Brett derives from a Middle English surname meaning "Briton" or "Breton", referring to the Celtic people of Britain and Brittany, France. Brette can be a feminine name.
Bell is a surname common in English speaking countries with several word-origins.
Edwards is a patronymic surname, which arose separately in England and Wales. It means "son of Edward". Edwards is the 14th most common surname in Wales and 21st most common in England. Within the United States, it was ranked as the 49th-most common surname as surveyed in 1990, falling to 51st in 2014.
Frawley is a surname. Notable people with the surname include:
Ken Thornett, also known by the nickname of "The Mayor of Parramatta", was an Australian rugby league fullback. He represented the Kangaroos in twelve Tests during 1963 and 1964 and on the off-season Kangaroo Tour.
Tennant is a Scottish surname, and may refer to:
Thompson is a patronymic surname of English and Scottish origin, with a variety of spellings, meaning "son of Thom". An alternative origin may be geographical, arising from the placename Thompson. Thom(p)son is the English translation of MacTavish, which is the Anglicised version of the Gaelic name of MacTamhais. During the Plantation period, settlers carried the name to Ireland. It is the 14th most common surname in the United Kingdom and 23rd most common in the United States. According to the 2010 United States Census, Thompson was the 23rd most frequently reported surname, accounting for 0.23% of the population.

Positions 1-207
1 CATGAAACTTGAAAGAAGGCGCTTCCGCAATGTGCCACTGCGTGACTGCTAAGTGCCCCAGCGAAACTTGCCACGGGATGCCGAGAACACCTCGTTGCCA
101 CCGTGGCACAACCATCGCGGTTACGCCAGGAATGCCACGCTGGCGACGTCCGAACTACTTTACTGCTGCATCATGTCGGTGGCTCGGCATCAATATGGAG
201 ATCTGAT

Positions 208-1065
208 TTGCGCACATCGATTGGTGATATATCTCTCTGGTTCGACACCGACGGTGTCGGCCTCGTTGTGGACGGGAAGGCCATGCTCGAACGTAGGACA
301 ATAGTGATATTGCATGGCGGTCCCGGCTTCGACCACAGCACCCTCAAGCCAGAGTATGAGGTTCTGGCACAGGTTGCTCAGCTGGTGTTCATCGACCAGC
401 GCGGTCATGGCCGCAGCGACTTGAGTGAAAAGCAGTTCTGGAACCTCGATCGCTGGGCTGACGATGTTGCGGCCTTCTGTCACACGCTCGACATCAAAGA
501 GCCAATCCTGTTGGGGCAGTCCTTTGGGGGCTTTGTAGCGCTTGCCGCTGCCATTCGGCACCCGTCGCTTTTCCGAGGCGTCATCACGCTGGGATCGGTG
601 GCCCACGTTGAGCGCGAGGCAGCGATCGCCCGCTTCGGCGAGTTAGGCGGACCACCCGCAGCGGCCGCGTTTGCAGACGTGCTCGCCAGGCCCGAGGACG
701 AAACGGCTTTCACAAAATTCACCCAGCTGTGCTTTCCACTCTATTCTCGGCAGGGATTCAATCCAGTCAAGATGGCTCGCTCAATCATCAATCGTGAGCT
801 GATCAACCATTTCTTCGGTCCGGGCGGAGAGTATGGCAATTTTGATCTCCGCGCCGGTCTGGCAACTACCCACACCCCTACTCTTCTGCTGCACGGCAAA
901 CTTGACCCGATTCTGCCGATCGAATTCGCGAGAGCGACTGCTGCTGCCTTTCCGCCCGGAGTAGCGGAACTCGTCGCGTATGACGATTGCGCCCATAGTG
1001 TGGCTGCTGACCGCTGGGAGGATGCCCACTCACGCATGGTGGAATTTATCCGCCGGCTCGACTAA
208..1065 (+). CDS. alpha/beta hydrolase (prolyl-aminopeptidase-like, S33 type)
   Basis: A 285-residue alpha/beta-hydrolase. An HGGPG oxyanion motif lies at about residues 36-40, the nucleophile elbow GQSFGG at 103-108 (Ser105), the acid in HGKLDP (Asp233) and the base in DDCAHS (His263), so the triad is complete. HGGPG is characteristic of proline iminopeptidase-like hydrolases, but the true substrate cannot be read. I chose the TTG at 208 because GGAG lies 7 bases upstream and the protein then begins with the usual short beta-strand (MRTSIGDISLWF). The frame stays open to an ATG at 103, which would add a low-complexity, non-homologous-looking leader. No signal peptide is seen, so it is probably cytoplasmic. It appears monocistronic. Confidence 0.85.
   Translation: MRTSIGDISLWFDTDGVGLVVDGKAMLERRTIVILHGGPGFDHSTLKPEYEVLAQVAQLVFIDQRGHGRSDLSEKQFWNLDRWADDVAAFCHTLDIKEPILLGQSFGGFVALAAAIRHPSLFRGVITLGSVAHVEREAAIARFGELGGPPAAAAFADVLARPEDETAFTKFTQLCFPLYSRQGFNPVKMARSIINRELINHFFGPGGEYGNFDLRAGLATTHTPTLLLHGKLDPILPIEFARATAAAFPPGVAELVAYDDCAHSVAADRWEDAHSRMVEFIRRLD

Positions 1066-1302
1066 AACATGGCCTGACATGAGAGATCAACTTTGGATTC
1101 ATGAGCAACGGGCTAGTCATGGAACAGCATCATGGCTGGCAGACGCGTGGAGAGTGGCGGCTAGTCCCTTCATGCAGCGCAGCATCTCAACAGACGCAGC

Maxwell is a Scottish surname and is a habitational name derived from a location near Melrose, in Roxburghshire, Scotland. This name was first recorded in 1144, as Mackeswell, meaning "Mack's spring ". The surname Maxwell is also common in Ulster; where it has, in some cases, been adopted as alternate form of the surname Miskell. The surname Maxwell is also used as a Jewish surname, either as an adoption of the Scottish name, or as an Americanization of one of several like-sounding Jewish surnames. The surname Maxwell is represented in Scottish Gaelic as MacSual.
Cleary is an Irish surname; which derives from Gaelic Ó Cléirigh/Mac Cleirigh, meaning 'descendent or son of cleric. it may relate to:
Coen can be a masculine given name, a surname or a place name.
Gillett is a surname. Notable people with the surname include:
Houston is a surname of Scottish origin. In the mountains of Scotland's west coast and on the Hebrides islands, the ancestors of the Houston family were born. Clan Houston comes from the medieval Scottish given name Hugh. Houston is a patronymic surname, which belongs to the category of hereditary surnames. In general, patronyms were derived from either the first name of the father of the bearer, or from the names of famous religious and secular figures. By and large, surnames descending from one's father's name were the most common. The surname also came from the place called Houston, Renfrewshire in the west central Lowlands of Scotland. In Old English, the name Houston, meant the settlement belonging to Hugh.